My next step would be to establish my darkest darks as an anchor value to key in the rest of the painting. If your darkest dark is too light, the overall painting will be too light. It's also a good idea to start with your sharpest edge as give you an edge to compare all other edges to. For example, on the right side of my face is my sharpest edge. I can now look at the edge of anything else, whether nose, lips, etc... to see if those edges are as sharp as my first edge or are they softer.

The last thing to be painted are the highlights...just be sure not to make them bright white...otherwise your face will look oily or plastic.

The hard part of self portraits is trying not to move your head while you paint or clean your brushes. It's also a challenge to measure distances between the features while looking in a mirror...your reflection of your hand or brush will hide the feature you're trying to measure...pretty irritating...but it can be overcome if you simply paint a life size portrait, and just measure on your face rather than the mirror's image.
Some problem areas are:
  • making the skin too light
  • making the whites too white
  • not using cool or warm shadows accurately
  • making the lips too red
  • making the nostrils too dark
  • making the edges too hard
All in all, it's great practice and you'll learn so much in the process. The main point to learn is to compare, compare, compare.

Did I capture a likeness? I think it resembles me...but there are some areas I can already see that need don't judge me too harshly. The major problem with this painting is the subject matter :)

By the way, I'm not mad...just concentrating.

Friday, February 10, 2012

Thanks Dr. John Piper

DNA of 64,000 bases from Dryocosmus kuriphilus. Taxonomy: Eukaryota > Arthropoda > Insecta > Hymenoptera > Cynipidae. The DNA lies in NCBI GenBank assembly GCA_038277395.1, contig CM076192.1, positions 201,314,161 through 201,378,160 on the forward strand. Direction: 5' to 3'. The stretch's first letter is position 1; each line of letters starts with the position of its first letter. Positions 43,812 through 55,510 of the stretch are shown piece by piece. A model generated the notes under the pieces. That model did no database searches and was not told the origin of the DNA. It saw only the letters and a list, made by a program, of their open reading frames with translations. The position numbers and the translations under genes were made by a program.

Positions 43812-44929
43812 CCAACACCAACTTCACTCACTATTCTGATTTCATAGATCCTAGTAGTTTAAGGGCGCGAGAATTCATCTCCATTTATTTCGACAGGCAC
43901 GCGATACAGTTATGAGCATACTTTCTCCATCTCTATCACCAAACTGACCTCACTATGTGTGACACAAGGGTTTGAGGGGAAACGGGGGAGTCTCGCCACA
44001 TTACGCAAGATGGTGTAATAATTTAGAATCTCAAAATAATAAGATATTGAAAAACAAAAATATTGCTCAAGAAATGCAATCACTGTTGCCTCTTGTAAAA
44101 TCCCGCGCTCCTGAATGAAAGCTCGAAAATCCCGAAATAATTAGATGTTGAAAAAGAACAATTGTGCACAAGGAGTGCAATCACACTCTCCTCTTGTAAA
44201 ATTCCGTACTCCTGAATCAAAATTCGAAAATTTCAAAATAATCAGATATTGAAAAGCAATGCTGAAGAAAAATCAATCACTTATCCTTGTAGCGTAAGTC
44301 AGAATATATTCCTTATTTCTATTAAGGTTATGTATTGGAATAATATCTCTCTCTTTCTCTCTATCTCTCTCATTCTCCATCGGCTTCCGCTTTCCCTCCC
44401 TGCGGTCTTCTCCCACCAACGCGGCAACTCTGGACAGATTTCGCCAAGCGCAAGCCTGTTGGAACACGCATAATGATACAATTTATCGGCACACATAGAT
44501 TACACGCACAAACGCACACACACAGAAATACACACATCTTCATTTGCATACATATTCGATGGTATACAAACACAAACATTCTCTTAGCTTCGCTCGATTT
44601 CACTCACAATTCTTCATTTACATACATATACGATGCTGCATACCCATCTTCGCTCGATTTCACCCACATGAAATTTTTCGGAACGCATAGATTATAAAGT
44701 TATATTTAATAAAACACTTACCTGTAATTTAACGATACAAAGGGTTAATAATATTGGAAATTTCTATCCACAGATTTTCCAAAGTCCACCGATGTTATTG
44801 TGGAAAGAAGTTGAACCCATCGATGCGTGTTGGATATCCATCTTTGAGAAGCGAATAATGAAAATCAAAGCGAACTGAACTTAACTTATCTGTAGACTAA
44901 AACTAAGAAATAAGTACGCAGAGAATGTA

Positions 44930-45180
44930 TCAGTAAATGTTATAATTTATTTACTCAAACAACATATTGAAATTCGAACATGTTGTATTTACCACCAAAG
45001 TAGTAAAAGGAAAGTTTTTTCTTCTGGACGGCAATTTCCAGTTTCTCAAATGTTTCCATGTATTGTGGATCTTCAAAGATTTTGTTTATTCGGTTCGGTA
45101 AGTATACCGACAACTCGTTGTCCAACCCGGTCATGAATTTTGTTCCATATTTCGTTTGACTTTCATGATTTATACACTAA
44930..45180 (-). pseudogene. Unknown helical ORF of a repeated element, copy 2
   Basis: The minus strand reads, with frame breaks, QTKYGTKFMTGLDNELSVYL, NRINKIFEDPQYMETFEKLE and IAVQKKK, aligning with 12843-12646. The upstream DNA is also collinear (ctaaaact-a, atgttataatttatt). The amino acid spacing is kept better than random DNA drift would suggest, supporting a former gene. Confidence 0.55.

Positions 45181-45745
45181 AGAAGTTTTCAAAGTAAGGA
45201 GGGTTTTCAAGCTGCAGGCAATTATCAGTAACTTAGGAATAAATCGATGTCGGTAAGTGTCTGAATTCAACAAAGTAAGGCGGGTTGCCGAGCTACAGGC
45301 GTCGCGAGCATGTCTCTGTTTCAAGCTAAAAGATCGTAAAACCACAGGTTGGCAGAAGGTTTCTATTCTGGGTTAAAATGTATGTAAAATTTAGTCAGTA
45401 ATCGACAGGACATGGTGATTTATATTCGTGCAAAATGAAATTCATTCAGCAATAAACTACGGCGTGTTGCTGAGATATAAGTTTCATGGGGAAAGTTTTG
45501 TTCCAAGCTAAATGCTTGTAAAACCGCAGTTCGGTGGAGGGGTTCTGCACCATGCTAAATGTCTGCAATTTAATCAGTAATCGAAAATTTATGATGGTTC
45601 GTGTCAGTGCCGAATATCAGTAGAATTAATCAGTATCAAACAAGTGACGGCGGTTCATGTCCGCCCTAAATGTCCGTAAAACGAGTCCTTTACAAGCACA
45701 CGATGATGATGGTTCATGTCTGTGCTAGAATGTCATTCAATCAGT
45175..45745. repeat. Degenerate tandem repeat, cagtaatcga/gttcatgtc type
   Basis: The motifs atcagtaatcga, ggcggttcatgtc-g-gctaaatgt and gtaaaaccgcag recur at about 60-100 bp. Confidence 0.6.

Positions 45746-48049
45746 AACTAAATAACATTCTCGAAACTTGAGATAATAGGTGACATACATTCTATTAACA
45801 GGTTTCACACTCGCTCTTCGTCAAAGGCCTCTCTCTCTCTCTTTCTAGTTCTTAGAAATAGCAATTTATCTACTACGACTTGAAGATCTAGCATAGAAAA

How cool is this...a picture of Dr. John Piper of Desiring God Ministries holding a print of my painting, "For the Son of Man is come to seek and to save that which was lost. (Luke 19:10)". Dr. Piper and his ministry have been such an encouragement to my family and I, especially over the past year.

After losing my son, Zion in March 2011, I contacted Desiring God to inquire about a book on God's sovereignty and the issue of suffering. I spoke to a young man on the phone, and for the life of me, I can't recall his name. This young man was so kind in offering a listening ear to my situation. He then took the time to pray with me over the phone...a prayer that you could tell was sincere and heartfelt. He also informed me about the book I was calling about..."Suffering and the Sovereignty of God" edited by John Piper and Justin Taylor (contains writings on God's sovereignty and our suffering by people like Joni Eareckson Tada, Stephen Saint, Mark Talbot, and others). I highly recommend this book to anyone who is experiencing trials or any kind of suffering. It really helps you view these events through the eyes of God and not through the eyes of humanistic philosophies (which most merely portray God as a weak, impotent god who knows about your suffering but is too helpless to prevent it).  I asked the young man how much the book would cost and he completely surprised me by saying, "I'm going to send it to you free of charge."

Now, how many ministries out there would do that for some stranger who just randomly calls them up? Probably, not many. However, anyone who's familiar with Desiring God knows that they're not money motivated...they have a passion for treasuring Christ and helping others, even if it means they get nothing in return.

The print was just a token of our appreciation to Dr. Piper and Desiring God for their commitment to the supremacy of Christ and making Him known to the world. I once heard one of Dr. Piper's messages where he speaks of getting a "footnote" in one of, athiest and philosopher, Ayn Rand's biographies...all because he sent her a letter of critique and gave her the gospel...who knows, maybe one day, I'll get a footnote in one of Piper's books :)

Thanks Dr. Piper!